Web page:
General
09 Oct 2017

Drivers using hands-free mobiles can be as dangerous as drink drivers

Fifty years on from the introduction of road-side drink driving breath tests, new research by The Open University and the University of Sussex builds on existing evidence that using a hands-free phone whilst driving can be just as dangerous as drink driving or using a hand-held phone – when using your phone, you are four times more likely to crash[1]. In addition, drivers using hands-free phones may react to less than half as many hazards on the road as undistracted drivers.


The research, led by Dr Gemma Briggs of The Open University, found that dual-tasking drivers took on average 1.6 seconds longer than undistracted drivers to react to unexpected, yet driving related, events. When travelling at 30mph, this equates to an extra stopping distance of 21.46 metres – or the length of five Ford Fiestas parked nose to tail. When unexpected events appear in their peripheral vision, dual-taskers are even less likely to react to them.


Today (9th October) is the 50th anniversary of the introduction of road-side breath testing of suspected drink drivers. Although breath testing and the associated safety campaigns have helped to dramatically reduce the number of drink driving related deaths over the past few decades, the effects of phone use on driving are remarkably similar to those of drink driving, as Dr Briggs explains:


“It’s good that we can accurately measure the level of alcohol someone has consumed and equate that to deteriorated driving. With phone use there is no such easy measure, even though distracted drivers often make the same kind of significant errors as drink drivers. As it’s hard to quantify just how distracting phone use is, and drivers are often unaware of errors they have made, people don’t consider it to be such a serious issue as drink driving, despite a wealth of evidence showing the dangers.”


The experts behind the research are now urging the Government to examine the evidence and legislate accordingly. Although there are tougher penalties for using hand-held mobiles whilst driving, hands-free mobile use is currently legal but just as distracting, according to Dr Briggs:

“Driving is an activity which many of us take for granted, and may feel relatively automatic. As a consequence of this, we tend to rely on our expectations of what ‘normally’ happens when driving. However, when attention is also taken up by a phone conversation, distracted drivers over-rely on their expectations and can fail to notice when something out of the ordinary happens. The distraction of phone use affects a driver’s ability to notice unexpected events on the road, and makes them far less likely to react to things in their peripheral vision, such as a child stepping into the road.”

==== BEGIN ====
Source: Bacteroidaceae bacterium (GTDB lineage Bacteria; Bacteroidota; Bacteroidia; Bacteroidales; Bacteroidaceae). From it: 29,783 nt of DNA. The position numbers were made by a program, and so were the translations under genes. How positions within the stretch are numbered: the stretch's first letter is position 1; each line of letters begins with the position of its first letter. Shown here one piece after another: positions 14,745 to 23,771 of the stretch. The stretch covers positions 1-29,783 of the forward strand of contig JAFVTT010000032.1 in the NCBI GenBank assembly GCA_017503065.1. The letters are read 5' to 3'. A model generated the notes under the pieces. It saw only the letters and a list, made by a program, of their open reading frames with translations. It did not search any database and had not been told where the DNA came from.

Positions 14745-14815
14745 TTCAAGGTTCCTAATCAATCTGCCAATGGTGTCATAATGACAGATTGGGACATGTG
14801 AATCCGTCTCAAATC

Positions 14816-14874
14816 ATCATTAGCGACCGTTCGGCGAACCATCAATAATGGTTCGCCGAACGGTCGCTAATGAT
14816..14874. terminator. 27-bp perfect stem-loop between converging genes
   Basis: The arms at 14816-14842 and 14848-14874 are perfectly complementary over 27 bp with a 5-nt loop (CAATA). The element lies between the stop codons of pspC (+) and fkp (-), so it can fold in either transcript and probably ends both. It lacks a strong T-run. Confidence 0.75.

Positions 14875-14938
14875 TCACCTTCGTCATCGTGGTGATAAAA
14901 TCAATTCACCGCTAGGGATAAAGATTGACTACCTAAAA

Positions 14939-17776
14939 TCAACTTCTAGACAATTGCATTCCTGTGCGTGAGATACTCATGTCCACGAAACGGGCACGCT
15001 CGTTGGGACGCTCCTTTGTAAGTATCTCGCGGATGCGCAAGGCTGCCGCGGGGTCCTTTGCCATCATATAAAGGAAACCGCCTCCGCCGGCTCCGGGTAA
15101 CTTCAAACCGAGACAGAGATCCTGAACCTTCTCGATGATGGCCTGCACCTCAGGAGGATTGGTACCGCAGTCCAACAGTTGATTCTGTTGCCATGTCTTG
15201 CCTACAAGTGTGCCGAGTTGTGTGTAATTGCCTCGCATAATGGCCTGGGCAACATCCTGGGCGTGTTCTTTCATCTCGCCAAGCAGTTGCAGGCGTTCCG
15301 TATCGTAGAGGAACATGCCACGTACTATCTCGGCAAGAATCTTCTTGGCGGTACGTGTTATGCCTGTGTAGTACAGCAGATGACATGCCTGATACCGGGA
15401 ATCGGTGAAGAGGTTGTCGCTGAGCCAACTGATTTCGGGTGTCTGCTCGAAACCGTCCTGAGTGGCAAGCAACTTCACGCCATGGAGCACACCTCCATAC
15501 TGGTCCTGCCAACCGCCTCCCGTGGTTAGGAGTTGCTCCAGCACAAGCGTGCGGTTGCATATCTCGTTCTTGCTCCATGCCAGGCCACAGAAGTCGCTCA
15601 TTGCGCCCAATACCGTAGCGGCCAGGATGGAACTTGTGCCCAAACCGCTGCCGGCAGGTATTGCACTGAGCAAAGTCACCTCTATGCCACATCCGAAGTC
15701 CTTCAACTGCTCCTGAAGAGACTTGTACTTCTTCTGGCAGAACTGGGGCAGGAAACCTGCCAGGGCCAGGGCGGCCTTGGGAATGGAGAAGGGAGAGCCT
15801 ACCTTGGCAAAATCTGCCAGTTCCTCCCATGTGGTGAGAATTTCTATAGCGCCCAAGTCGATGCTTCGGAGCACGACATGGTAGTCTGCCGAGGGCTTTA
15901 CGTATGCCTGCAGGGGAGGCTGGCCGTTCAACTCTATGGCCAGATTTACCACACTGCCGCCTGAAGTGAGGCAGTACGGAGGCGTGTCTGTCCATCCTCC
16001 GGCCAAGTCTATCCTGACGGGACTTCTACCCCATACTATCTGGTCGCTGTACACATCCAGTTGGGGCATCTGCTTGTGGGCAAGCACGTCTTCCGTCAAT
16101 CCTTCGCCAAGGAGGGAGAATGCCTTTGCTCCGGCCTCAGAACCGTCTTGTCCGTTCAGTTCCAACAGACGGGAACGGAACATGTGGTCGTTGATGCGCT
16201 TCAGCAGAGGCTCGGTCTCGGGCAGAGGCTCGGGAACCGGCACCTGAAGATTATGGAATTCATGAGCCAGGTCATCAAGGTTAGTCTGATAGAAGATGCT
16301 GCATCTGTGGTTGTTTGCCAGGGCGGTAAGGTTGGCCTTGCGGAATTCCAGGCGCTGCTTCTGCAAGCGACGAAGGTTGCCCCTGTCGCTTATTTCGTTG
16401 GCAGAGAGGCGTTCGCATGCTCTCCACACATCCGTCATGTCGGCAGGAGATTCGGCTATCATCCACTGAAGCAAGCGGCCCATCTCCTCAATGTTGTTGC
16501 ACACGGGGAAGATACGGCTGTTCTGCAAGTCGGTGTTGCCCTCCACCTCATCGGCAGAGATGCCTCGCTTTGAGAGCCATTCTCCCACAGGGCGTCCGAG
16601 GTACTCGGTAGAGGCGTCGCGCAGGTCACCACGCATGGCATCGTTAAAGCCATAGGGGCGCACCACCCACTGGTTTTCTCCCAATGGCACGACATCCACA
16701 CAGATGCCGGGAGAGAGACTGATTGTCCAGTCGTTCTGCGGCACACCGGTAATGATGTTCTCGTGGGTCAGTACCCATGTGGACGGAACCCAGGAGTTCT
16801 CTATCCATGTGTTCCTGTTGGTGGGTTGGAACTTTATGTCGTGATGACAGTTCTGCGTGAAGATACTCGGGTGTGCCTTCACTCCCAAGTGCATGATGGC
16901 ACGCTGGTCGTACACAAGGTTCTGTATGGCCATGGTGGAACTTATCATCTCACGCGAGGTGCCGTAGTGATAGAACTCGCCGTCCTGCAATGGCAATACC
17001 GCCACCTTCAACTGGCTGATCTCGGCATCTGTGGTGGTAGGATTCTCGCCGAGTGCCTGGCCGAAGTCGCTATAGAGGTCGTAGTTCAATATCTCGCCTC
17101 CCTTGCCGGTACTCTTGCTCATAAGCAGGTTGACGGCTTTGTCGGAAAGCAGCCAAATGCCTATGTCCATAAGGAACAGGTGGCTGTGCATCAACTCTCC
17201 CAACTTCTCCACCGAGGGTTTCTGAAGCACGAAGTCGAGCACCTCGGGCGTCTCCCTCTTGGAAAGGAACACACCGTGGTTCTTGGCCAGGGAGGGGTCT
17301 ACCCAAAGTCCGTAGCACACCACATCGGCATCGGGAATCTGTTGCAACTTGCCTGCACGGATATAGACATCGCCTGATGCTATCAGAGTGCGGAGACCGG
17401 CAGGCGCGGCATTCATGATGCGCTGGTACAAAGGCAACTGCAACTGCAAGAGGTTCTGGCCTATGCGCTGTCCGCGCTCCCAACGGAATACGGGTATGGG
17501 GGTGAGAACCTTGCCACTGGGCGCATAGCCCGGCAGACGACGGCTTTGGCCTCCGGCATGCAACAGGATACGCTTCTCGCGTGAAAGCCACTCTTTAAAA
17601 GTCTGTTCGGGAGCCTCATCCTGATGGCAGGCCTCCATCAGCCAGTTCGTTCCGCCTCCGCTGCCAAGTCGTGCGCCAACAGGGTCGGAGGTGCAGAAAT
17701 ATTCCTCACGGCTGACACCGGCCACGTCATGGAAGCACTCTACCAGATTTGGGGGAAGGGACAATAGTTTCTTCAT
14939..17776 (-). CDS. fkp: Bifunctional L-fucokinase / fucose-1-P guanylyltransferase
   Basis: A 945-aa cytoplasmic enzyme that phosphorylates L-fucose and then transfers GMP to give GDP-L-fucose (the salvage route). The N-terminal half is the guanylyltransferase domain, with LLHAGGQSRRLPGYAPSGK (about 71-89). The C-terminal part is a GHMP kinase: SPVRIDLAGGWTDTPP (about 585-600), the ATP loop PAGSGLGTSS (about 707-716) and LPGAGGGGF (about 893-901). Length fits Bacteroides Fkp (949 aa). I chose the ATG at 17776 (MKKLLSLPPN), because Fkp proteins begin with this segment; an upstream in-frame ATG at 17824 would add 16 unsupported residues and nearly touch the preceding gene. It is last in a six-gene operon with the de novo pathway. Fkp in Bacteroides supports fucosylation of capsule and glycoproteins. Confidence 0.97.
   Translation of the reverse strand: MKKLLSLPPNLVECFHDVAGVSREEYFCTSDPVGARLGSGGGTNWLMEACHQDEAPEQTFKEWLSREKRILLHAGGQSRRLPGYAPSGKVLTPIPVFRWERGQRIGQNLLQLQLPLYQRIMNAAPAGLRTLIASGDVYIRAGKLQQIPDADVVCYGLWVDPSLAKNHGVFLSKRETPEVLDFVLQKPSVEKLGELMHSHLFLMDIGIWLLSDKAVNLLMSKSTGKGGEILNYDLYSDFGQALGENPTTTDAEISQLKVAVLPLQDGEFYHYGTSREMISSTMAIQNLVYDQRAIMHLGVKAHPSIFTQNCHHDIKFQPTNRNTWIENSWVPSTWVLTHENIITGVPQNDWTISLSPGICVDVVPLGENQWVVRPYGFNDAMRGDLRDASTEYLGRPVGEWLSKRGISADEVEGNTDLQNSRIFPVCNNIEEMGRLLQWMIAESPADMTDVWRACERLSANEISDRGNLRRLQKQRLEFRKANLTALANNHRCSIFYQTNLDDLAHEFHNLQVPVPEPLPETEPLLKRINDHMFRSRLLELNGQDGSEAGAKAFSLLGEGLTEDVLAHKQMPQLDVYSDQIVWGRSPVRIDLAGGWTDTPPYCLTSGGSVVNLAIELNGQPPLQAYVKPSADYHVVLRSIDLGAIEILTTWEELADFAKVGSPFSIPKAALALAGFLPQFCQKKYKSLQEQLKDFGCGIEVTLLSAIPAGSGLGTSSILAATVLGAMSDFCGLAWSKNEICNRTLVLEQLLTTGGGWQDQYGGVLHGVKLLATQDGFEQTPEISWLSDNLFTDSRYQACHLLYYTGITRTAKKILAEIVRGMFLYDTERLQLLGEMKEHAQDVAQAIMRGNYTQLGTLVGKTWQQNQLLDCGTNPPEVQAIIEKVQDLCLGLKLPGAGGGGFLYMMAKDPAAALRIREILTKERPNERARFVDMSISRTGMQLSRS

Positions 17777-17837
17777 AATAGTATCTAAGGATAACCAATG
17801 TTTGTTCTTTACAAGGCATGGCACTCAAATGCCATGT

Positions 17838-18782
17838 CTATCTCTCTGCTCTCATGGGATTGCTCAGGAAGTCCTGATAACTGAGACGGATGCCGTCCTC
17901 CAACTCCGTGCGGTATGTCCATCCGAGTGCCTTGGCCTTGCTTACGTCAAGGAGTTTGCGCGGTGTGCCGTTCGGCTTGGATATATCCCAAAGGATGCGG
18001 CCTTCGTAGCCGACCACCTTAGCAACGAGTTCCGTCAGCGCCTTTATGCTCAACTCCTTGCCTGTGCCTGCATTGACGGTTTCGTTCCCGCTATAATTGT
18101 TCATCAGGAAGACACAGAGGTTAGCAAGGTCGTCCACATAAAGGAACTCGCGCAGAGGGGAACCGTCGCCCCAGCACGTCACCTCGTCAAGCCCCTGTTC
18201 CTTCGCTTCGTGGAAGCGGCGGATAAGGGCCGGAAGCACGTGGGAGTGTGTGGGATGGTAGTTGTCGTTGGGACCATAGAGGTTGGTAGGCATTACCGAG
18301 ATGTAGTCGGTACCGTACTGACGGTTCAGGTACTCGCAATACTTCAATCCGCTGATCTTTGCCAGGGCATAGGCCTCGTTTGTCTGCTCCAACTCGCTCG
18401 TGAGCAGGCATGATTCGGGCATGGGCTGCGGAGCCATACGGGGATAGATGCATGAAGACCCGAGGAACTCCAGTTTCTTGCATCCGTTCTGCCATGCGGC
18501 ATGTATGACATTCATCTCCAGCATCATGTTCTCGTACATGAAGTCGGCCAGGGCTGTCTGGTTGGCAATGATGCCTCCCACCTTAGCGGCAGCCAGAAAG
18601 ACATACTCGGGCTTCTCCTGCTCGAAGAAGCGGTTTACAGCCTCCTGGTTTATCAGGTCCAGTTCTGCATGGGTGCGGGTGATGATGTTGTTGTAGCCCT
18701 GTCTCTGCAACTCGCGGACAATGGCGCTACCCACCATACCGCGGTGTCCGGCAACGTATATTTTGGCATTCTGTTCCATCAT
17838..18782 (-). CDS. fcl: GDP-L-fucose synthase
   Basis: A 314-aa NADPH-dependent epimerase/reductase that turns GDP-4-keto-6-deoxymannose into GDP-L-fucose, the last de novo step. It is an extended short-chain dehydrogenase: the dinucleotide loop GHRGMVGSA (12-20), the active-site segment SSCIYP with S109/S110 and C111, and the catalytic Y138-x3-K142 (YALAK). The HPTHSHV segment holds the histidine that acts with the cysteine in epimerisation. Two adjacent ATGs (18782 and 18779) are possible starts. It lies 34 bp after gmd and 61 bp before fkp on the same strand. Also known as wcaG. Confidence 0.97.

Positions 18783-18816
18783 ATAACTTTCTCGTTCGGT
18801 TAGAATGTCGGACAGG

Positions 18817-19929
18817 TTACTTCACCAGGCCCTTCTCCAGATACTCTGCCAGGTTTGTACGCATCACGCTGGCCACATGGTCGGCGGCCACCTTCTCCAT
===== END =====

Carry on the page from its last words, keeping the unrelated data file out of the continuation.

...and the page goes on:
Kevin Clinton, Head of Road Safety at the Royal Society for the Prevention of Accidents (RoSPA), says:

“There’s a significant distraction risk involved with hands-free mobile phones. Ideally, when the mobile phone law was introduced, it would have covered hands-free mobile phones and made them illegal to use. However, the practical issues of enforcing it meant that it was not feasible to do so.

“We think the law should include hands-free phones. Although it is very difficult for the police to detect drivers using hands-free phones just by observation, they can see if a person’s driving is affected because they are distracted, and for more serious crashes or offences, phone records can be checked.”

Two experiments examined drivers’ reaction times

The research, published in The Transportation Research Journal, involved two experiments to examine people’s reaction times to unexpected events whilst driving. Drivers were asked to react to unexpected events which were either related to driving (e.g. a signpost appearing) or unrelated to driving (e.g. emojis appearing). In the second study, drivers were asked to react to driving events which ran contrary to expectations (e.g. your vehicle stopping at a green traffic light). The aim was to identify if dual tasking drivers relied more on their expectations for ‘normal’ driving than undistracted drivers. Findings included:

1. When an unexpected event appeared in the peripheral area, those using hands-free phones reacted to less than half as many events

2. Dual tasking participants were far less likely to notice events unrelated to driving e.g. the appearance of an emoji on the screen, even when they appeared in the centre of the scene.

3. Dual tasking participants were on average 1.6 seconds slower than undistracted participants to react – at 30mph this is an extra stopping distance of 21.46 metres, or five Ford Fiestas

4. For those events unrelated to driving (emojis), which were detected by dual taskers, phone users were on average 1.3 seconds slower to respond, at 30mph this equates to an extra stopping distance of 17.43 metres, or four Ford Fiestas

5. Drivers using a hands free phone took on average 1 second longer to react to unexpected driving events, such as the car stopping at a green light. That’s an extra stopping distance of 13.41 metres or three Ford Fiestas.

“The impact of attentional set and situation awareness on dual tasking driving performance” was written by Dr Gemma Briggs (The Open University), Dr Graham Hole (Sussex University), Dr Jim Turner (The Open University).

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